Ask This General

Brigadier General Peter B. Zwack {Ret.}

I was heartened to see the new Biden administration publicly announce its strong interest to immediately extend the strategic New START nuclear treaty with Russia that is set to expire next week, on Feb. 5. This came after Biden announced his commitment to philosophically and substantively reenter the multi-national world by rejoining The Paris Climate Accord and the World Health Organization. Undoubtedly the White House is consulting closely with our close NATO allies, who are almost certainly greatly relieved by President Joe Biden’s accession to office. Russian President Vladimir Putin has also stated several times Russia’s openness to extend the treaty.

Other than the ongoing battle with the implacable Coronavirus and grappling with our own serious internal division and economic hardship, there is nothing more immediately existential to us — and by extension, the greater world — than the prospect of our nuclear-tipped nations falling back into a terrifying and unconstrained modern new arms race, where ultimately there can be no “winners.”

If New START indeed dies without extension and/or modification, compensating views such as outspending opponents into oblivion with modern new weapons suggest a risky weapons-centric approach that appears dangerously obsolete in this increasingly asymmetric world.

A reminder: New START regulates and verifies the thousands of U.S. and Russian strategic long-range civilization-ending nuclear weapons and delivery systems in our arsenals. Without it, there will be fewer checks and balances and reduced contact points, which would make our societies desperately vulnerable to a cyber-fast nuclear accident or incident.

New START is undoubtedly aging and has issues, foremost the rise of an increasingly restless China reluctant to be part of any weapons limitations, and dangerous new weapons systems and technologies enabled by cyber and AI not included in the original 2010 treaty. It has, however, a time-tested and still functioning regulatory and verification mechanism that — with a solid extension — could buy time for experienced U.S. and Russian negotiators to build an updated treaty that could involve other nations such as France, UK and at least collectively address China. Without New START’s existing framework, it will be devilishly difficult and time consuming in the current environment to create an entire new arms control and overall strategic stability framework from scratch.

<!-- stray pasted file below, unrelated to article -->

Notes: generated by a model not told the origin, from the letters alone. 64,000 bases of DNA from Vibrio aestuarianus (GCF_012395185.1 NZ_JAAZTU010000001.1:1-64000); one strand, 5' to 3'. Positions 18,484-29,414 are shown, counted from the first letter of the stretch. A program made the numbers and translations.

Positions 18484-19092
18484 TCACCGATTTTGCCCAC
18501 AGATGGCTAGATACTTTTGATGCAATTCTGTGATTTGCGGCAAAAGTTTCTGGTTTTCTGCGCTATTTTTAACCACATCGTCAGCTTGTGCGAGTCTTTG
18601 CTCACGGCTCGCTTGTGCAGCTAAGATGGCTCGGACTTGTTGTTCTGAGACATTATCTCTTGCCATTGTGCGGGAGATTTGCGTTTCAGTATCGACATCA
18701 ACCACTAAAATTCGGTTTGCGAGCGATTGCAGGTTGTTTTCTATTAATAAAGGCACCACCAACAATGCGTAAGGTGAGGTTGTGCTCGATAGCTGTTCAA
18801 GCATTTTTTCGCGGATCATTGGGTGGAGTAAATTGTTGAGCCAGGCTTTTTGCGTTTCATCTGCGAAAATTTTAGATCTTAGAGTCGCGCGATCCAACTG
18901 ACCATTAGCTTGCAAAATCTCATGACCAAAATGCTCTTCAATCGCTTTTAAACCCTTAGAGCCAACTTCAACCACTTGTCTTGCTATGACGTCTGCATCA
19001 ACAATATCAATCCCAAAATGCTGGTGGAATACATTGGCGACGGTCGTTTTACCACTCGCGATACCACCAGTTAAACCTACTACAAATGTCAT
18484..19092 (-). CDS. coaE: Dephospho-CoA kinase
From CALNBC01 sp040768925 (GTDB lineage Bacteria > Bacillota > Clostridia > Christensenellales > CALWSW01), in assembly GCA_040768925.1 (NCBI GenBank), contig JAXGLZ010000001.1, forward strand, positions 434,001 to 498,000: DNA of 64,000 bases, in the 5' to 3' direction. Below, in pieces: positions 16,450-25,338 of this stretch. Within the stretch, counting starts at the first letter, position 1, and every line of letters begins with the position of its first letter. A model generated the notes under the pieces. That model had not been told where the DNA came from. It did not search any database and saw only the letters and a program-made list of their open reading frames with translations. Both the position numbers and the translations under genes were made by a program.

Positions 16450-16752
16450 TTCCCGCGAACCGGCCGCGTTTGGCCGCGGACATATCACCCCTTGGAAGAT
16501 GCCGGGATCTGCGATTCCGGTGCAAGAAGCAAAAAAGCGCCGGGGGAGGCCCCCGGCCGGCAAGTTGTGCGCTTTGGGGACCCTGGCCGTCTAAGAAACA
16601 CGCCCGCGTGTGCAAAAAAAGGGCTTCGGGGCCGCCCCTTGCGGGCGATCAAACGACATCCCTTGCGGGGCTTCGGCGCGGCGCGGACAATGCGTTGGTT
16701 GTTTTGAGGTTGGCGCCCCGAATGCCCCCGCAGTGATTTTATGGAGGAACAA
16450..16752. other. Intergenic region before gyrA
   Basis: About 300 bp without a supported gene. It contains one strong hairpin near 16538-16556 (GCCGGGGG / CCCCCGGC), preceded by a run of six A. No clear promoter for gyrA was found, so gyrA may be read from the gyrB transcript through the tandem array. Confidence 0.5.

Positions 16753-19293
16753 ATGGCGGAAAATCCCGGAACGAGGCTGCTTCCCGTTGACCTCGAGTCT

Finally, for Washington and Moscow, a New START extension heralds a fleeting chance to begin the new Biden-Putin relationship with a positive anchor from which to build. Bilateral relations are currently awful, but some senior-level dialogue exists. While clearly there is no appetite for a “reset,” successfully extending New START could open a slender gateway toward opening other initiatives, and readdressing important treaties involving the U.S. and Russia such as the foundering 34-nation (including numerous NATO allies) Open Skies Treaty, from which both Washington and Moscow recently declared they will pull out.

This is a truly pivotal time for U.S.-Russia relations. An ephemeral opportunity beckons. The extension of New START would be an immediately tangible step toward improving confidence and contact between our dangerously distrustful and heavily armed nations. It could provide a potential bridge to more initiatives between the United States and The Russian Federation and thereby provide the prospect of a safer world for our citizens, and overall global commons.